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Effects of warming on predator-prey interactions: a resource-based approach and a theoretical synthesis
Umeå University, Faculty of Science and Technology, Department of Ecology and Environmental Sciences.
Umeå University, Faculty of Science and Technology, Department of Ecology and Environmental Sciences.
Umeå University, Faculty of Science and Technology, Department of Ecology and Environmental Sciences.
(English)Manuscript (preprint) (Other academic)
National Category
Ecology
Identifiers
URN: urn:nbn:se:umu:diva-124873OAI: oai:DiVA.org:umu-124873DiVA: diva2:956158
Available from: 2016-08-29 Created: 2016-08-29 Last updated: 2016-08-29
In thesis
1. Effects of warming and nutrient enrichment on feeding behavior, population stability and persistence of consumers and their resources
Open this publication in new window or tab >>Effects of warming and nutrient enrichment on feeding behavior, population stability and persistence of consumers and their resources
2016 (English)Doctoral thesis, comprehensive summary (Other academic)
Abstract [en]

Consumer-resource interactions are the basic building blocks of every food web. In spite of being a central research theme of longstanding interest in ecology, the mechanisms governing the stability and persistence of consumer-resource interactions are still not entirely understood. In particular, theoretical predictions on consumer-resource stability along gradients of temperature and nutrient enrichment diverge widely and are sometimes in conflict with empirical results. In this thesis I address these issues from the angle of the functional response, which describes a consumer’s feeding rate as a function of resource density. Specifically, I explore mechanistic, nutrient-based consumer-resource interaction models with respect to the influence of feeding behavior (the shape of the functional response), environmental temperature, nutrient enrichment, and resource quality on consumer-resource stability and persistence. In order to parameterize these models I performed extensive laboratory experiments with pairs of freshwater pelagic algae and grazers of the genus Daphnia, which are widespread, ecologically important model organisms.

I found a sigmoidal type III functional response in every studied Daphnia-algae species pair. The exact form of its shape is described by an exponent b which is determined by fitting functional response models to the experimental data. A high value of b can stabilize consumer-resource systems under the otherwise destabilizing influence of nutrient enrichment, as predicted by a novel stability criterion relating b to the consumer’s prey handling time, food conversion efficiency and mortality. Estimated parameter values and, consequently, stability predictions are sensitive to the method of parameter estimation, and I propose a new estimation procedure that minimizes parameter uncertainty. Because many consumers’ feeding rates depend on temperature, warming is expected to strongly affect food web stability. In functional response experiments over a broad temperature gradient, I found that the attack rate coefficient and the maximum ingestion rate of Daphnia are hump-shaped functions of temperature. Moreover, the functional response exponent increases with warming towards stronger type III responses. Plugging these findings into a nutrient-based consumer-resource model, I found that predator persistence is a U-shaped function of temperature in nutrient enrichment-temperature space. Enrichment easily turns the system unstable when the consumer has a type II response, whereas a type III response opens up a large region of stability at intermediate, for the consumer optimal, temperatures. These findings reconcile seemingly conflicting results of earlier studies of temperature effects on consumer-resource dynamics, which can be mapped as special cases onto the enrichment-temperature space. I finally demonstrate the utility of three key model ingredients - temperature dependence of rate parameters, a mechanistic description of the dynamics of algal resources, and a type III functional response in Daphnia - by successfully implementing them in the description and explanation of phytoplankton-Daphnia dynamics in a mesocosm experiment exploring effects of warming on the spring succession of the plankton.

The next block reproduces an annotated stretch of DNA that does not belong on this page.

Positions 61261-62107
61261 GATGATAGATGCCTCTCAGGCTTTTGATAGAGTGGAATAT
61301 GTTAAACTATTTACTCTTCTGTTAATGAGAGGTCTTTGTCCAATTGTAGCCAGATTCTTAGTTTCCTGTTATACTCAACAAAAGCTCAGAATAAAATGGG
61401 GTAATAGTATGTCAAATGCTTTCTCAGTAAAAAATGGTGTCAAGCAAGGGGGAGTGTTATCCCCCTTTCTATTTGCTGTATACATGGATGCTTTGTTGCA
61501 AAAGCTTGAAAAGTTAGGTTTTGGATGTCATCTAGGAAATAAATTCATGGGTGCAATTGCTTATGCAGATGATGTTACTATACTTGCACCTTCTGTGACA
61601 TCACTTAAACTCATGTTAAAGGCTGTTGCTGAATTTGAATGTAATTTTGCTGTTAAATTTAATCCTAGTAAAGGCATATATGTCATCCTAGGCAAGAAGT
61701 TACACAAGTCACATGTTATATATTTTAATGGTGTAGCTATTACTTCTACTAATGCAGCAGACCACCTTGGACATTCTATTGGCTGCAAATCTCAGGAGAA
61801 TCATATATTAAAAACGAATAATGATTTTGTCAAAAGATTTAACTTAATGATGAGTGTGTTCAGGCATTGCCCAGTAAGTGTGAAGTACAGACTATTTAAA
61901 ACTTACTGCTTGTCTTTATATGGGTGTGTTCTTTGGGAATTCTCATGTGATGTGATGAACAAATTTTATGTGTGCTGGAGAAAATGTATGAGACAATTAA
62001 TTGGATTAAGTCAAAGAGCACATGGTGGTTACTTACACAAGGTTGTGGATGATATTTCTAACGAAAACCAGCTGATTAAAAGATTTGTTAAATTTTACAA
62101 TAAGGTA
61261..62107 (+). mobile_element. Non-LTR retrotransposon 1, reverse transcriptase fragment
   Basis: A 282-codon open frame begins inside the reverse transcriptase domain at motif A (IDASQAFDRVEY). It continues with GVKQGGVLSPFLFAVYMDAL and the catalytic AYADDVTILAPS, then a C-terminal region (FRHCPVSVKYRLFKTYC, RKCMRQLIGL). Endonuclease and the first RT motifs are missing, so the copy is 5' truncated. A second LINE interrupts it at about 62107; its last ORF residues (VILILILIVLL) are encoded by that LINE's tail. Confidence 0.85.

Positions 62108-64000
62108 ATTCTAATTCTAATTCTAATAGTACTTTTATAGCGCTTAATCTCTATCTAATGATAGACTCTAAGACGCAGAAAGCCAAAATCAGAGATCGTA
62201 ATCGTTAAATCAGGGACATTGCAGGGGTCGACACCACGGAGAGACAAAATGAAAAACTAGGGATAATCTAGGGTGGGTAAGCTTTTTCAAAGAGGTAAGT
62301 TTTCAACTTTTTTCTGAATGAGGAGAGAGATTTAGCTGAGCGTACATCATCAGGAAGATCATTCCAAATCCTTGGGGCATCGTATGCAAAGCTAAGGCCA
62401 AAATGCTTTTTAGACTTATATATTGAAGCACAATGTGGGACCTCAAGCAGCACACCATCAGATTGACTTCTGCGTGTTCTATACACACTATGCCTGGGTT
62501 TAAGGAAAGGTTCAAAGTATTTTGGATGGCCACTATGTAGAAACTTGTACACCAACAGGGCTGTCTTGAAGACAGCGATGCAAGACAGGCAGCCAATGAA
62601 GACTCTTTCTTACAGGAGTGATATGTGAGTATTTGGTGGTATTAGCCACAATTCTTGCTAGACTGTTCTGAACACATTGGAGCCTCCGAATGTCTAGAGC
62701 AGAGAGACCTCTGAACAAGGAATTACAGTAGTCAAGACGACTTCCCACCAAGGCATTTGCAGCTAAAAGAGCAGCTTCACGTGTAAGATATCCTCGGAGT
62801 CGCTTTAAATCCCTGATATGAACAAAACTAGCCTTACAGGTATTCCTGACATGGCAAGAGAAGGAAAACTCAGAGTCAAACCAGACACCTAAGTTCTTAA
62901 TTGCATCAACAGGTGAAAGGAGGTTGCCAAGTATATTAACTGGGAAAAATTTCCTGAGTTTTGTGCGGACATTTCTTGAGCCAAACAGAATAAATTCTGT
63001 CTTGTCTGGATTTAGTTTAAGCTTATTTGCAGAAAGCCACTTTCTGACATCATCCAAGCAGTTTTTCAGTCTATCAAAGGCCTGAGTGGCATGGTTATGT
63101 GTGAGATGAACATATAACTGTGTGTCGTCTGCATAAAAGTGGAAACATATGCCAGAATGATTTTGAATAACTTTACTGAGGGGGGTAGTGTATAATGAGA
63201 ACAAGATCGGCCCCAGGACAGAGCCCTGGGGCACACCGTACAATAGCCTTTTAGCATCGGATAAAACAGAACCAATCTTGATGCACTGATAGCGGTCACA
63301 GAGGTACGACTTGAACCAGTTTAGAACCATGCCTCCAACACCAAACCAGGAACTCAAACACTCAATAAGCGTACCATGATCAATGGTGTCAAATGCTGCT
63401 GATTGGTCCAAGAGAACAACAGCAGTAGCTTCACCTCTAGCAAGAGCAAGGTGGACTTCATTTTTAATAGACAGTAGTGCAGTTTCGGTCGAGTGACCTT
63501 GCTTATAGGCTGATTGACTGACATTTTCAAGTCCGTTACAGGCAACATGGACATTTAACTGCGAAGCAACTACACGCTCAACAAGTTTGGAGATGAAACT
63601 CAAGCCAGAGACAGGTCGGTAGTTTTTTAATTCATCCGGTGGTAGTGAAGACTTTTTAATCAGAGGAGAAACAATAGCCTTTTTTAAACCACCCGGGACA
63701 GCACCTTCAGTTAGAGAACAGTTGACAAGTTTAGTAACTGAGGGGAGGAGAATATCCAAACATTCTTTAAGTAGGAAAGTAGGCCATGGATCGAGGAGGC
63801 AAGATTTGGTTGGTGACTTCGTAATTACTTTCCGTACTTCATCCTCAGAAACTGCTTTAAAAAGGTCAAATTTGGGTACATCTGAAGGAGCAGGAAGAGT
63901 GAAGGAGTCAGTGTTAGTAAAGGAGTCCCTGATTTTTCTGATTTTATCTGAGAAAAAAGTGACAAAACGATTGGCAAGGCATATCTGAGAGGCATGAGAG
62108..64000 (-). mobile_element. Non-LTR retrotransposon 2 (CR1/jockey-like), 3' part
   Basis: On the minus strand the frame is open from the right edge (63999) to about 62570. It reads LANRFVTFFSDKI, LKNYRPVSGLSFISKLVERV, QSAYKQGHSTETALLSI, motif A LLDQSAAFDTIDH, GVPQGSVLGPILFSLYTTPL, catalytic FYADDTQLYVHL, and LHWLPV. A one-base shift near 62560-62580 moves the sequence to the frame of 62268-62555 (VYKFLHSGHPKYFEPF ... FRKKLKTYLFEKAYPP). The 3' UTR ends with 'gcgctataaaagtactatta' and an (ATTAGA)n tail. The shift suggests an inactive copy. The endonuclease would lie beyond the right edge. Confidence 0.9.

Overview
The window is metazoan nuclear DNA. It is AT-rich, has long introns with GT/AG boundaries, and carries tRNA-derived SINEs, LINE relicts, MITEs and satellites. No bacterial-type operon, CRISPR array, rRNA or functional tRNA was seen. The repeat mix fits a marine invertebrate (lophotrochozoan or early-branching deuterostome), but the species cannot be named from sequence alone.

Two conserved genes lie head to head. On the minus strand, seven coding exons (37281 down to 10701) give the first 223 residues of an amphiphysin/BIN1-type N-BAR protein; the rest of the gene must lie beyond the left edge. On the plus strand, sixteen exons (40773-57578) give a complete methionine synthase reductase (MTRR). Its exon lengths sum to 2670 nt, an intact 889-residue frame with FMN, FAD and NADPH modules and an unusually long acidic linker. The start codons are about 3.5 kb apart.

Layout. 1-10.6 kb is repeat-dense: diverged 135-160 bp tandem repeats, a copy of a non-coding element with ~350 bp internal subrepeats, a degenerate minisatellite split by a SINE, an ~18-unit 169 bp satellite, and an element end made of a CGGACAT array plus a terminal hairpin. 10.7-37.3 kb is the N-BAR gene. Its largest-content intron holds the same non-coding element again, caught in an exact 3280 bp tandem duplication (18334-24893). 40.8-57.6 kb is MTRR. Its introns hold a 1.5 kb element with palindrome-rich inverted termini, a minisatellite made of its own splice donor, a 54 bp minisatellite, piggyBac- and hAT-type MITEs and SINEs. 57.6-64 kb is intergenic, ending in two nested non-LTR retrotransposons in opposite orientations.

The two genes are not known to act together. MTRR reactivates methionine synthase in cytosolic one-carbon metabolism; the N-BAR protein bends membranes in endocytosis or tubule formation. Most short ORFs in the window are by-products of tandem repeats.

Place, publisher, year, edition, pages
Umeå: Umeå University, 2016. 27 p.
Keyword
consumer-resource, Daphnia, functional response, nutrient enrichment, parameter estimation, persistence, plankton, predator-prey, stability, temperature, type II, type III, warming
National Category
Ecology
Identifiers
urn:nbn:se:umu:diva-124876 (URN)978-91-7601-544-5 (ISBN)
External cooperation:
Public defence
2016-09-20, Lilla Hörsalen (KB3A9), KBC, Umeå University, Umeå, 09:30 (English)
Opponent
Supervisors
Available from: 2016-08-30 Created: 2016-08-29 Last updated: 2016-08-30Bibliographically approved

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Uszko, WojciechDiehl, SebastianEnglund, Göran
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